|Tenor David Poleri
|David Poleri was born on January
10, 1921, in Chestnut Hill,
Pennsylvania and made his debut in Chicago with the San Carlo Opera
Company in 1950, singing Faust and the Duke of Mantua. He
Alvaro in "Forza" in 1951 and 1955 Edinburgh Festivals and Riccardo in
"Ballo in Maschera" at Covent Garden in 1956. In addition to
a role he created in "the Saint of Bleeker Street" on Broadway, he also
sang it at LaScala and also appeared there in Walton's Troilus and
Cressida." In 1954 he sang Gherman in "Pique Dame" for Florence
also was seen in Tchaikovsky's "The Maid of Orleans." He sang
for Houston Grand Opera in 1957 and later appeared with the American
Opera Society in a performance of Gluck's "Paride ed Elena" at Town
The tenor appeared on the Ed Sulllivan Show in 1948, and as the Voice of Caruso in the Warner Brothers film "Pay or Die" starring Ernest Borgnine, with music by David Raksin. Poleri appeared in four of the productions of the NBC Opera Theater: "Carmen" in December, 1950; "Pique Dame" in January, 1952; "Tosca" (with Leontyne Price, and Thomas Stewart as Angelotti!) in January, 1955; and "Cavalleria Rusticana" in January, 1960.
During a performance of "Carmen" in Chicago In November of 1953, Poleri had such a disagreement with the conductor, Joseph Rosenstock, that he walked off the stage, saying, "Finish the opera yourself!"
Besides the NYC Opera, in Philadelphia he sang with both the Grand and the Lyric Opera Company, the New Orleans Opera House company and at the Pittsburgh opera. In 1961, when illness forced Carlo Bergonzi to cancel his Don Alvaro in "Forza" for Chicago, David "saved" the performance when summoned to Chicago on short notice. In later years, he was seen less in opera and more in recitals.
His recordings included two works with the Boston Symphony conducted by Charles Munch: Beethoven "Symphony #9" (with Leontyne Price, Maureen Forrester, and Giorgio Tozzi), and "Damnation of Faust" (with Suzanne Danco, Martial Singher, and Donald Gramm); and "The Saint of Bleeker Street" by Menotti.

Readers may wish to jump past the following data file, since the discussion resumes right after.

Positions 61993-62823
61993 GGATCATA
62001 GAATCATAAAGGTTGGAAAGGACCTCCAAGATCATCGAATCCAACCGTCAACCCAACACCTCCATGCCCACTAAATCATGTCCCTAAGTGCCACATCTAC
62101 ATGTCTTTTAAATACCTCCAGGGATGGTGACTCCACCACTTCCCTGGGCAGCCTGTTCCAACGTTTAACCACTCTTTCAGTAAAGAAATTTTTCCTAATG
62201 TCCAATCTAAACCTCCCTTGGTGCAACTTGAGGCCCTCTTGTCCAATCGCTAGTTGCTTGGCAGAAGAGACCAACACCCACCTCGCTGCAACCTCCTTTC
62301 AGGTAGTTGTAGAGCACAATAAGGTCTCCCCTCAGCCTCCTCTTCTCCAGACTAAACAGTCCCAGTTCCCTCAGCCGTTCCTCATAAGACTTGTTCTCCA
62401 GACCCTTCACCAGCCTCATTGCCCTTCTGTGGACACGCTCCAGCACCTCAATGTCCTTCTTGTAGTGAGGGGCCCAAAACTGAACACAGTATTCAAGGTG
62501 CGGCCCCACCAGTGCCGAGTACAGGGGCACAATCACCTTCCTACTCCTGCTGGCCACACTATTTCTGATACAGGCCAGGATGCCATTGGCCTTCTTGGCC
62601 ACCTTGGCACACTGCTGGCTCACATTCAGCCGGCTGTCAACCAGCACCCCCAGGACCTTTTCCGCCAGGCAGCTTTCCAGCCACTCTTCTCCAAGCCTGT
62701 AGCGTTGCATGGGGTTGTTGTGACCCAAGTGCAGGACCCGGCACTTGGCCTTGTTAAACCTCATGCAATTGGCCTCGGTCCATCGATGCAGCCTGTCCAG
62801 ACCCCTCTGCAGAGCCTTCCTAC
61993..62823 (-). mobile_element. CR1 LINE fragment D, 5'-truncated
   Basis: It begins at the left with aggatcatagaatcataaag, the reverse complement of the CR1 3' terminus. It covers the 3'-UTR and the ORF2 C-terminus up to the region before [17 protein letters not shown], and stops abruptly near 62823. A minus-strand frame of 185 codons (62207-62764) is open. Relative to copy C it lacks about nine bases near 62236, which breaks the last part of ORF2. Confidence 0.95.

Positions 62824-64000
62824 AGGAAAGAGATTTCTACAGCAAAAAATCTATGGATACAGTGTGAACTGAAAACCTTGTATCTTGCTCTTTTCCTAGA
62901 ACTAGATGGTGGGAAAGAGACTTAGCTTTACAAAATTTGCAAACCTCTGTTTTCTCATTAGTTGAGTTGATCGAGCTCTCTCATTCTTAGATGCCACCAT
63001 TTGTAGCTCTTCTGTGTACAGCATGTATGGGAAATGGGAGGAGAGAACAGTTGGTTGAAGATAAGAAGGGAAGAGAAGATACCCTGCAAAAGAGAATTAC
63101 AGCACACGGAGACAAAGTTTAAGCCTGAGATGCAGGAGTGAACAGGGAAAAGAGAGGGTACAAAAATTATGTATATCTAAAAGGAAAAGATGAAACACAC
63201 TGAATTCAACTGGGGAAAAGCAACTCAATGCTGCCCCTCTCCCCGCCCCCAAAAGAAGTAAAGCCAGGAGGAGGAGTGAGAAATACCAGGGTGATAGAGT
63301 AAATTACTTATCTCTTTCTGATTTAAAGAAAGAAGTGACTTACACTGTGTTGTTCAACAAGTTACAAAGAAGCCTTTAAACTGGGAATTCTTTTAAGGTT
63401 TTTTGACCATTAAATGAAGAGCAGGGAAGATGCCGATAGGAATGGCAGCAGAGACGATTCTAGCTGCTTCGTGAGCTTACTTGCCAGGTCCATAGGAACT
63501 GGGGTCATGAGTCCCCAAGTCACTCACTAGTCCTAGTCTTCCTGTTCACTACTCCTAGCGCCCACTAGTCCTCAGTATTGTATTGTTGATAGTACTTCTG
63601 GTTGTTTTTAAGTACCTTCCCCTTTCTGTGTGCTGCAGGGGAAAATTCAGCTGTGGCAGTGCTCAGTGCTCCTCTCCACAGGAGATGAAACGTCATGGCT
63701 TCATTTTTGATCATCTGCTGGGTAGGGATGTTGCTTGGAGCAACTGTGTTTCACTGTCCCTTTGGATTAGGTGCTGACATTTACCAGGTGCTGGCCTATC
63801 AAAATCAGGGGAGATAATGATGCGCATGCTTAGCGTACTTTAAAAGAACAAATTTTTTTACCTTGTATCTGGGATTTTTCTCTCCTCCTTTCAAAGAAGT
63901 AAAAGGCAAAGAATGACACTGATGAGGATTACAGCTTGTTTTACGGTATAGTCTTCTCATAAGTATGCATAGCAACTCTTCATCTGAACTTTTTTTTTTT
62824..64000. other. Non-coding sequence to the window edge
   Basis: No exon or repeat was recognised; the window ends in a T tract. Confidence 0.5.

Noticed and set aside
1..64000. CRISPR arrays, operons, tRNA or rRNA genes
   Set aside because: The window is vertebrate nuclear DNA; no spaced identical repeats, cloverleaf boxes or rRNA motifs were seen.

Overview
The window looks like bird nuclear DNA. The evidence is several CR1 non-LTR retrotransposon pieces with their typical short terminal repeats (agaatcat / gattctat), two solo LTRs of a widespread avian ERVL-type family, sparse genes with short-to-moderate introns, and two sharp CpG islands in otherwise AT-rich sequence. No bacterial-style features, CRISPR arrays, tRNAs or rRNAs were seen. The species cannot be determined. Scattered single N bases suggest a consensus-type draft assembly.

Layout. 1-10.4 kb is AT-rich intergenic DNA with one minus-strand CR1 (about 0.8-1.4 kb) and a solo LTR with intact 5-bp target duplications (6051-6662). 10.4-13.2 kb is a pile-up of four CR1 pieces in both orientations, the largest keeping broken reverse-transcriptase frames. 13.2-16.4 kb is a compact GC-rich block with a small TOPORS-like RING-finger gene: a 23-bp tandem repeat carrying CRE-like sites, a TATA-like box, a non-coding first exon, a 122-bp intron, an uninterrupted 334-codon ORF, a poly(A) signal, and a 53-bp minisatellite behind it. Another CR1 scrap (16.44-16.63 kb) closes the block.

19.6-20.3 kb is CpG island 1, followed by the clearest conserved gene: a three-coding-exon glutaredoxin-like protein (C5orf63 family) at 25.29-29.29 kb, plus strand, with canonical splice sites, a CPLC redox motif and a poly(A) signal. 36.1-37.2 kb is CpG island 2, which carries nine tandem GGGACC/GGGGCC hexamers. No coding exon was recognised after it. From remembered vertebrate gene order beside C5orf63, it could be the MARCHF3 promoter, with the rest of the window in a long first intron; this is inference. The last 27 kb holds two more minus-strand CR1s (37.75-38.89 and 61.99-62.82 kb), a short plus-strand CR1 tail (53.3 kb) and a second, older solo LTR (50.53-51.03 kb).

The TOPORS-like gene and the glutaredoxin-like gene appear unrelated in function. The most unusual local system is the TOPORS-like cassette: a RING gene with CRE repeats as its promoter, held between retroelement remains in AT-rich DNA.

On December 13, 1967, Poleri and his wife were in Lihue, Hawaii They chartered a helicopter which took them for a private view of a nearby active volcano. Unfortunately, the pilot made an error, and the tenor with the volcanic temperament met his end when the helicopter crashed into the side of the volcano.
-- Note: Names which are links refer to my interviews elsewhere on this website.
-- Some of the details and adjectives above are from a blog by Dan Kessler.
Soprano Lucilla Udovich
|Lucilla Udovich was born in
Denver, Colorado, September 7, 1930, and
grew up in California. She studied singing, violin, piano and solfeggio
at the Community Music School in San Francisco, later continuing her
studies in New York at Columbia University and Hunter College. During
this period Udovich sang church music and appeared in musical comedies.
She appeared in a series of concerts around Milan, and then moved to Rome, where she remained for the rest of her life. Beniamino Gigli invited her to perform with him in one of his last concert tours in Italy. Udovich made her opera debut in Agnese di Hohenstaufen of Spontini in 1954 at the Maggio Musicale Fiorentino with Franco Corelli and Giangiacomo Guelfi, conducted by Vittorio Gui. She inaugurated a second festival with Antigone by the baroque composer Tommaso Traetta.
She made other appearances with the Santa Cecilia Orchestra in Bartók's Bluebeard's Castle, in Verdi's Requiem, and Rossini’s Petite messe solennelle; and with the RAI Orchestra in Peter Grimes and Britten's War Requiem, and Schönberg's Gurre-Lieder. Udovich performed in the Rome Opera, Comunale of Florence, Fenice of Venice, and the San Carlo of Naples. At the Glyndebourne Festival Opera she sang Elettra in Mozart’s Idomeneo. She was invited to Torre del Lago for the 100th anniversary of Puccini. She is best remembered for a Turandot with Franco Corelli telecast by RAI in 1958 (shown in photo below-left).
Outside Italy, Udovich performed in Buenos Aires, Mexico City, Barcelona, Split, Zagreb, Ankara, Tel Aviv, Oslo, Dublin, Paris and London. Her American appearances included San Francisco, Los Angeles, Pittsburgh, New Orleans, and Houston.
Her career was halted because of back problems she had encountered. She died in Rome on September 23, 1999, aged 69.